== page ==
Luck Fupus

A lupus blog…

Time can bring you down, time can bend your knees…

I have never felt more alone than I have in the last 6 months since Daddy died; the grief is suffocating. Mind you, I have friends and family who check in on me every day, but I can’t kick the perception of being isolated. Most days I don’t want to get out of bed, and more often than not, I stay in bed until I have to clock in for work at 4:45pm. There are hundreds of unanswered texts, emails and voicemails, plans made I don’t have the strength to show up for. Every cell inside of me misses him.

My brain is all over the place. On Sunday November 5th, it was just Daddy and his girls at the hospital. He was intubated, sedated, covered in bruises head to toe, but he was still hanging on.

I feel like a fraud. I keep up appearances for social media, my patient advocacy work, still with my “I got this!” attitude. To be honest, I feel empty inside and the days drag.

In classic Marla fashion, when I was asked a question about my stance on clinical trials while giving a presentation last month, I burst into tears in front of a room of pharma “suits.” I tried to keep it together, be strong and tell them that I still believe in clinical trials. But instead I turned into a teary-eyed, blubbering mess explaining the biggest breakthrough in cancer history failed my father.

Through snorts and tears, my mind went blank, I picked my head up and said “I’m done now.”

Enter slow, awkward clap…

Can’t win them all.

In the week following his death, TV and social media outlets blew up with stories, Podcasts, articles, tweets, commercials, billboards, etc., showing the wonders of CAR-T cell therapy and clinical trials at Penn. Even Mark Zuckerberg found a way to taunt me, as sponsored posts from Penn Medicine and the immunotherapy breakthrough are splashed all over my FB newsfeed every day. My nurse at my first infusion after his funeral was wearing a CART cell clinical trial Penn Medicine t-shirt. Everywhere I turned it was right there, reminding me, haunting me, instilling bitterness, anger, and pushed me down a hole of despair.

Day by day, I’m working on it. Trying to remain present, when all I truly want to do is stay in bed. I’ve missed parties, get togethers, Communions, showers… not having kids certainly makes it easier to be a hermit. I tried an anti-depressant that caused some pretty unbearable adverse reactions, which sent me back a few steps. But with the help of some new techniques with my therapist, warmer weather, flips flops and iced coffee, the days haven’t seemed quite so daunting.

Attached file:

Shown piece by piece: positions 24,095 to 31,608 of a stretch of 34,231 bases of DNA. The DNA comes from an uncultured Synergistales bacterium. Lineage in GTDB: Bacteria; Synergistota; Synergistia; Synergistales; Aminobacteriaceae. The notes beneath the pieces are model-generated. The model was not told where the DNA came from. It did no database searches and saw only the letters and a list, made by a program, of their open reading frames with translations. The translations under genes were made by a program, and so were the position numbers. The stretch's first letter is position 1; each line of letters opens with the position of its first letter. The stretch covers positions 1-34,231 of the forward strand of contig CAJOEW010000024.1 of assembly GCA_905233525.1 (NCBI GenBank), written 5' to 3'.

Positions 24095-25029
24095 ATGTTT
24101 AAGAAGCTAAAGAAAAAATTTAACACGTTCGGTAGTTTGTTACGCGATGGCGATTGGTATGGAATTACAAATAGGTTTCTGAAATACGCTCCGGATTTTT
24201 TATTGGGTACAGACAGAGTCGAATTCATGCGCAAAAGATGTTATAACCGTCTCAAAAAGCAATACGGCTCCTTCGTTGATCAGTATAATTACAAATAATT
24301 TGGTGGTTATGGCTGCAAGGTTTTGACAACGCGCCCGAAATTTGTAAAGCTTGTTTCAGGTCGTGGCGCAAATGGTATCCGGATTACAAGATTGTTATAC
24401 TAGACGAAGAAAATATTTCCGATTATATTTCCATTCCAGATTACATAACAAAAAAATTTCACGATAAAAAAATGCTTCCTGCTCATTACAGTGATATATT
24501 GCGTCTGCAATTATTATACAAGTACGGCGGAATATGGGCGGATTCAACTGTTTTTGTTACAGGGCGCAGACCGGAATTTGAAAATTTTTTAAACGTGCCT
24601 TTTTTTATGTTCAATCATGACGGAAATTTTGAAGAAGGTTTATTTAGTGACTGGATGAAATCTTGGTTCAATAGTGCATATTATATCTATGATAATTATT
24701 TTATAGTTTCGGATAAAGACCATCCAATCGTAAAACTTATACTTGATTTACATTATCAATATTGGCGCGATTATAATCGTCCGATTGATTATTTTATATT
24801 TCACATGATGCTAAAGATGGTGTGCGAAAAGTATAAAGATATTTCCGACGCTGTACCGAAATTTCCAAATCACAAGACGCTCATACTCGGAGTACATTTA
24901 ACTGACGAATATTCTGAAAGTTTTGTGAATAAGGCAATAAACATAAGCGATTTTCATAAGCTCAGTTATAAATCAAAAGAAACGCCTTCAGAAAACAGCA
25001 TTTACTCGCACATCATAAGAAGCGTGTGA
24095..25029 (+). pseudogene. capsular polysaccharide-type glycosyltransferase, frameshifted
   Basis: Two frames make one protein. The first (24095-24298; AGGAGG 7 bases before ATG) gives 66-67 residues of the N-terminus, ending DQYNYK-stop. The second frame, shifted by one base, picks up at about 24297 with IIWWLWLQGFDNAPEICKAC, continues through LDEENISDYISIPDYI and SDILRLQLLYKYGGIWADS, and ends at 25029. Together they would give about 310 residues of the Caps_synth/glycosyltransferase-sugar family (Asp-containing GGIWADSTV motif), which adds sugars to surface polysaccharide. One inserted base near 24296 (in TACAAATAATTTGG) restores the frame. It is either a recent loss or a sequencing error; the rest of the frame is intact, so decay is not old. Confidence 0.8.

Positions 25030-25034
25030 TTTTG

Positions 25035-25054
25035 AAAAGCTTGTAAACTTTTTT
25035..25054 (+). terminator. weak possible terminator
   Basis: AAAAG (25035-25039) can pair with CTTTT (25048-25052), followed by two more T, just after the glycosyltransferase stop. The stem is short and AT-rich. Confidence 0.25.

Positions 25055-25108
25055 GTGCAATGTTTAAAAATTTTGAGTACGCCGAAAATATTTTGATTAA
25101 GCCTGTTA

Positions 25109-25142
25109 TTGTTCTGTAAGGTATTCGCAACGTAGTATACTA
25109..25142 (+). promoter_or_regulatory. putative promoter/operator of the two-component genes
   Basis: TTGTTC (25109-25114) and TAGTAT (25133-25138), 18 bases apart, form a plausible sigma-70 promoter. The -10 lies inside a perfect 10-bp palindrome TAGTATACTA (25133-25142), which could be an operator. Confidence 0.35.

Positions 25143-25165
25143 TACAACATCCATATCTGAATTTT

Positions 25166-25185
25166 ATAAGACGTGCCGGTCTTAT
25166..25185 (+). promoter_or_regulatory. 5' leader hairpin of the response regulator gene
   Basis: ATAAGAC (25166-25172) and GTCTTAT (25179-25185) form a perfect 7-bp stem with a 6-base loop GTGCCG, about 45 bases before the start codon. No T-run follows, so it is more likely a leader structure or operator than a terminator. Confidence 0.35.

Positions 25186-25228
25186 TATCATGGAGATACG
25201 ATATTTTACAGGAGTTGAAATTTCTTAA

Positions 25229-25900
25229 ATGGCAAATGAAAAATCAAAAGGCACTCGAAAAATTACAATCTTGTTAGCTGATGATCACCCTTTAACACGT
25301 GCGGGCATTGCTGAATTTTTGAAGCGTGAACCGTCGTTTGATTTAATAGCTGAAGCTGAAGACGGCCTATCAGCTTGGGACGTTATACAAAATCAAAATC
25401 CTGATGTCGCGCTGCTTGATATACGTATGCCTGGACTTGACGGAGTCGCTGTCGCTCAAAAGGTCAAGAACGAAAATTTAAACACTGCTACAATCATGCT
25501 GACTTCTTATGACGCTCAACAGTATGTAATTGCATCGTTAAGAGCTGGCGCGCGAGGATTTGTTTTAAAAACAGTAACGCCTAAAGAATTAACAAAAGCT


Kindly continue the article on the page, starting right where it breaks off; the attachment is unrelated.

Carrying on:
Mother’s Day, one of the most difficult days of the year for me was almost two weeks ago. As I promise every year, you’ll never see the headline “Infertile pediatric nurse jumps to death from roof of Babies ‘R Us!” but I did go radio silent on the social medias for the weekend.

Self-care, my friends.

Thanks for bearing with me. Although the blog has taken a huge hit, I’m still out there raising my voice for patients; I’ve been to several conferences and was featured in one of the local Philadelphia papers last month. The updates I said were coming have taken a back seat to some new health issues that need dealing with.

More to come. I promise.


  1. Christine M M Sanders says:

    My heart goes out to you. I lost my father suddenly in 1975. I found definitive proof within 3 months that foul play was involved; could NEVER be prosecuted. My dad was so honest he never took home a pencil from work; which is why he was killed. A great father is a wonderful gift however it makes the loss that much greater. I still have days where I miss him all day; I still cry. Not as often as in 1975, or 1980. I won’t tell you I KNOW how you feel, I won’t tell you how to deal with it or get OVER it, I won’t promise you anything. I will send my love from far away and mean it,
    Hugs and love, Chris

  2. Robbinforever says:

    Dear Sisters,

    It has been almost a year since all this lupus came into my life and changed it forever. I find myself crying a lot more then i ever had before the long sobbing cries help me the most. I’m able to let all my feelings out the anger, sadness, fear of the unknown, and the what if feelings. The loss of control and dealing with the fact that your body is no longer healthy. I’ve gone to some pretty dark places with all my tears, but when the crying finally does stop I feel better. I think crying has been a part of my healing process because I have let my body release all the deep feeling that I have been holding in.

    Where are your go to places to have a good cry? Mine are:

    The Bathroom at home and work


    The Bus -Not sure why I cry on the bus I usually like to cry in private.

    I am done crying now, I am doing lot of reading online, hence came here, you should also try checkout web md, EverydayHealth they have some good information – As they say, “It’s hard to predict the course of illness, so it’s important for patients [with lupus] to check in regularly with their rheumatologist.”

    Hugs and Love to you,


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